Secretary Kerry Highlights Condition of 2002 Gujarat Riots Victims Under Modi

US Secretary of State John Kerry releases the 2015 Country Reports on Human Rights Practices, at the US Department of State in Washington, DC, on April 13, 2016

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Washington, DC – Top US diplomat in a recent report reiterated the concerns about the victims of the 2002 Gujarat riots that killed thousands and forced the US to deny visa for years to Narendra Modi, then Chief Minister of Gujarat. The visa was issued only after Modi became the Prime Minister of India.

The detailed Congressional-mandated annual 2015 Country Reports on Human Rights Practices in India, released by the US Secretary of State, John Kerry, continued to raise its concerns about those riot victims not receiving justice so far.

Citing the 2002 riots under the leadership of Modi, the report said, “Civil society activists continued to express concern about the Gujarat government’s failure to hold accountable those responsible for the 2002 communal violence in Gujarat that resulted in the deaths of more than 1,200 persons, the majority of whom were Muslim.”

“On September 16, the Gujarat High Court’s acting Chief Justice assembled a new bench to hear the appeals from Maya Kodnani, Babu Bajrangi, along with others who authorities had sentenced to imprisonment for their role in the 2002 Gujarat riots. This was the fifth bench to hear these petitions,” the State Department report noted.

Even though the Modi led Bhartiya Janata Party portrays a rosy picture of the current government, the State Department report alleged, “A lack of accountability for misconduct at all levels of government persisted, contributing to widespread impunity.”

Backing with several instances, the report said, “There were reports that the government and its agents committed arbitrary or unlawful killings, including extrajudicial killings of suspected criminals and insurgents.”

On the 2002 Gujarat riots, the report updated, “During the year Zakia Jafri appealed the rejection by the Gujarat High Court of a petition challenging a special investigative tribunal’s conclusion finding insufficient evidence to prosecute 63 individuals, including police, security, and other senior state government officials accused of complicity or dereliction of duty in the 2002 Gujarat riots.”

The report highlighted, “developments in efforts to hold officials accountable for the New Delhi anti-Sikh killings of 1984,” noting, “The Delhi High Court transferred proceedings in the case pertaining to Congress leader Sajjan Kumar’s involvement in the “encounter” killing in Sultanpuri during the anti-Sikh riots from one judge to another after the families of those killed cited lack of confidence in Kumar’s court.”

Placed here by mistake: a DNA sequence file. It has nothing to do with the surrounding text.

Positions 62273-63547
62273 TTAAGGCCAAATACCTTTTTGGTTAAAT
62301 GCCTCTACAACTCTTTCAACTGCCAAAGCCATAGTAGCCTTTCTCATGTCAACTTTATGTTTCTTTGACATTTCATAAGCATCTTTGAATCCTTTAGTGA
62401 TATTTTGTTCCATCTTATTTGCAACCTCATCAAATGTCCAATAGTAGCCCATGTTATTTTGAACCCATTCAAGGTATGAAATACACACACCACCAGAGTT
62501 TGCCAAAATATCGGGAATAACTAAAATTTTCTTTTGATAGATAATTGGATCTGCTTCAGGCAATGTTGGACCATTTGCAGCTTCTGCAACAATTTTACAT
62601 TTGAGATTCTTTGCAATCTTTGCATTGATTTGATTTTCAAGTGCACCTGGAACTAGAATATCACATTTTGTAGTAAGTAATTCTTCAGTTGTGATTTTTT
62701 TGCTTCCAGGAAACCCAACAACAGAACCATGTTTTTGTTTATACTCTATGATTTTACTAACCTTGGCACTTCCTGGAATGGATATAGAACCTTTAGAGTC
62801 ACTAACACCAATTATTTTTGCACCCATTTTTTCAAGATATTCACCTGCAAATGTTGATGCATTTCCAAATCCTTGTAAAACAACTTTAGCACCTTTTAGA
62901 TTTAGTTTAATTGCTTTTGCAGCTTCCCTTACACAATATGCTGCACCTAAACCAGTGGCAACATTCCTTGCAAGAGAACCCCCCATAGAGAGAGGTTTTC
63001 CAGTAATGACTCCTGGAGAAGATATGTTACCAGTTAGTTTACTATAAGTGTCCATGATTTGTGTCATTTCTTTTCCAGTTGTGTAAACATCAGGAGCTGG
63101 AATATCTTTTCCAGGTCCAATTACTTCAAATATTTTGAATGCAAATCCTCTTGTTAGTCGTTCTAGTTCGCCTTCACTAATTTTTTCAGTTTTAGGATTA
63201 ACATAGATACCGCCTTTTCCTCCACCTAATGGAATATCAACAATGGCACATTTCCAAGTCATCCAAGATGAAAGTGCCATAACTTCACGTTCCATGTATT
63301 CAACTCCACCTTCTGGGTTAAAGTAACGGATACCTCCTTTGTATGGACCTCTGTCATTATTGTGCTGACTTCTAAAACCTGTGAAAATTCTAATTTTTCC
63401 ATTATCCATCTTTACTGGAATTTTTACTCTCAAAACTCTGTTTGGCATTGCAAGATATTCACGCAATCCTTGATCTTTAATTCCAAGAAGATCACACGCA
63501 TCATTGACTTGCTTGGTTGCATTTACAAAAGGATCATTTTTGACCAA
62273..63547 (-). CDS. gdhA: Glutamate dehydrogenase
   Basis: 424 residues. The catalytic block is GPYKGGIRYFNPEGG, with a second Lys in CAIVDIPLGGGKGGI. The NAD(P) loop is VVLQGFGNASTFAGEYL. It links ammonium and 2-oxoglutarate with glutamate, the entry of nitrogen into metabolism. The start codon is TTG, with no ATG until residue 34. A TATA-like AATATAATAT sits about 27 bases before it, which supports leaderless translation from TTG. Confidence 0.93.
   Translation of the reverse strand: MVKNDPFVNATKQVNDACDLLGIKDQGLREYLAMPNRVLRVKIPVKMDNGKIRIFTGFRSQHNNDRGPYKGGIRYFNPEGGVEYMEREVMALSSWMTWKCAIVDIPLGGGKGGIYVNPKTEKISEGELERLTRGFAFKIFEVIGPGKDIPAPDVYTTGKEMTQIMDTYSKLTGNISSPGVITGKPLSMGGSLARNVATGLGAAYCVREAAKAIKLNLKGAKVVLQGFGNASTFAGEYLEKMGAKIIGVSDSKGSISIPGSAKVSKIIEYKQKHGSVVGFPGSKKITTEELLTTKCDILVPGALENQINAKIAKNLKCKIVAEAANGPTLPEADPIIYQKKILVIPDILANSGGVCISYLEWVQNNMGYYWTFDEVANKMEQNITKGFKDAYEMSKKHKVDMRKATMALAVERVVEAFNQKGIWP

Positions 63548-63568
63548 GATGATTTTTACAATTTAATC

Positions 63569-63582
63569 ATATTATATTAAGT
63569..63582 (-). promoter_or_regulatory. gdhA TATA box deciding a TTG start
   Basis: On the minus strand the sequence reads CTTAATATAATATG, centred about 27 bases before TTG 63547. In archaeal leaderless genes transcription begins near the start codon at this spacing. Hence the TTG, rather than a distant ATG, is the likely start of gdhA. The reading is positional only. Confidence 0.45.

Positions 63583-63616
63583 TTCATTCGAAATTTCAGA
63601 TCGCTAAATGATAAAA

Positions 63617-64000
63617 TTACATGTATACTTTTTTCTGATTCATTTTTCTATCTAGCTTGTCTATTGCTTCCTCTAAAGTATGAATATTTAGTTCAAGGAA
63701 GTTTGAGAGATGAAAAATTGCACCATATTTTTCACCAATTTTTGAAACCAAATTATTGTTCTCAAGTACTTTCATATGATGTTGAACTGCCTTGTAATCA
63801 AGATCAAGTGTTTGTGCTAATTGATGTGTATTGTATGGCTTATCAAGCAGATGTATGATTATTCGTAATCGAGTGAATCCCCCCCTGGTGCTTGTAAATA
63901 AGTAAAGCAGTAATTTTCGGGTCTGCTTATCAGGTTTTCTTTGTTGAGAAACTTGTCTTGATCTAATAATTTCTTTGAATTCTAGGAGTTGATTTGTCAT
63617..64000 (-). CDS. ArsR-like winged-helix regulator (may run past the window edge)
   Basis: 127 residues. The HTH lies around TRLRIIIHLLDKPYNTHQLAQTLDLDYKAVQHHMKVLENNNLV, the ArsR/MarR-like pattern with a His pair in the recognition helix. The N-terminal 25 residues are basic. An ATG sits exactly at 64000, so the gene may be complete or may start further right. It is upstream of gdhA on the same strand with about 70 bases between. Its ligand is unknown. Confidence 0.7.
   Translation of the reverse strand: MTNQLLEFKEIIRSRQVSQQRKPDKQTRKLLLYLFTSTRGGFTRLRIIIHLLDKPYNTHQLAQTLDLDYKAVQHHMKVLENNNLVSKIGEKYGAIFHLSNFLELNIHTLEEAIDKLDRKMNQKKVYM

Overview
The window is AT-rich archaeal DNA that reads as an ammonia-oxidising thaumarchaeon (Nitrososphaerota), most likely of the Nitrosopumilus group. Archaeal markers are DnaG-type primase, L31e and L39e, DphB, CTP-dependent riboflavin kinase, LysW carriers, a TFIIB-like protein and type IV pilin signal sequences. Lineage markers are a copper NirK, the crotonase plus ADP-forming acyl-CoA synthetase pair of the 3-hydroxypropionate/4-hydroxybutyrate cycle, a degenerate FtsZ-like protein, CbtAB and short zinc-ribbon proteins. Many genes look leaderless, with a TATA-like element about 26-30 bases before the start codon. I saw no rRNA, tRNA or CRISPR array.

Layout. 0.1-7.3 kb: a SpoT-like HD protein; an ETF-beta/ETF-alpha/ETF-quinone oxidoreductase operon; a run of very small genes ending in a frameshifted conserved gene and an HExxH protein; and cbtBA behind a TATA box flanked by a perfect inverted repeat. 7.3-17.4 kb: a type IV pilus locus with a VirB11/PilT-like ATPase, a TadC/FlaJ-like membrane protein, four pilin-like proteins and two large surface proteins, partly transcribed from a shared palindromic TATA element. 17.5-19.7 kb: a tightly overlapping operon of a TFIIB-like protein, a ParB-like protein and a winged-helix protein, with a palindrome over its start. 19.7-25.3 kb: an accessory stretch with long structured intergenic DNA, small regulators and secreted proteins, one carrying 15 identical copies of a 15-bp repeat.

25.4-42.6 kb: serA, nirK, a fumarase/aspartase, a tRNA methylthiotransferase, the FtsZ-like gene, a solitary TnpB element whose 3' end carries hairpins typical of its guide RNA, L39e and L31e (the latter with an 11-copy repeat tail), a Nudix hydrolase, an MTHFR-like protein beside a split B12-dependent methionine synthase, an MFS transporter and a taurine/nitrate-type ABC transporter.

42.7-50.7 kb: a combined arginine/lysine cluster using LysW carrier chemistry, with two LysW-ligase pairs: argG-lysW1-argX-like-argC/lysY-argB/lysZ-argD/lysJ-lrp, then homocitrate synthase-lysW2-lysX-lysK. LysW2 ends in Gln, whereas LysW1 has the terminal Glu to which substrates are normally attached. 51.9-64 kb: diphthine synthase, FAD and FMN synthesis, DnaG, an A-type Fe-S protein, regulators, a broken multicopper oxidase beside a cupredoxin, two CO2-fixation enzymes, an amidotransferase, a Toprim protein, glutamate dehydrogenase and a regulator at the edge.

While the Modi-government “maintained a monopoly on AM radio stations and restricted FM radio licenses to entertainment and educational content,” several Indian State governments continued to ban, “the import or sale of some books due to material that government censors deemed inflammatory or could provoke communal or religious tensions.”

“For example, on April 16, Gujarat police enforced the cancellation of a book release event and ordered the author, Mufti Abdul Qayyum, to refrain from references to a 2002 attack on Akshardham Temple in Ahmedabad, to “avoid a law and order” problem. The autobiographical account entitled ‘Gyarah Saal Salakhon Ke Peeche’ (Eleven Years Behind Bars) described his version of events after authorities convicted him for terrorism based on planted evidence,” the report described the episode.

“Separatist insurgents and terrorists in Jammu and Kashmir, the northeastern states and the Maoist belt committed serious abuses, including killings of armed forces personnel, police, government officials and civilians. Insurgents were responsible for numerous cases of kidnapping, torture, rape, extortion and the use of child soldiers,” the report said.

Overall, the report noted that not only abuses by the police and security forces but also disappearances, hazardous prison conditions, arbitrary arrest and detention and lengthy pretrial detentions are the most significant human rights problem in India.

“The most significant human rights problems involved police and security force abuses, including extrajudicial killings, torture, and rape; corruption remained widespread and contributed to ineffective responses to crimes, including those against women, children, and members of scheduled castes or tribes; and societal violence based on gender, religious affiliation, and caste or tribe,” the report said.

“The frequently grim examples detailed in this report strengthen our resolve to promote fundamental freedoms, to support human rights defenders and to document and promote accountability for violations of human rights,” Kerry noted.

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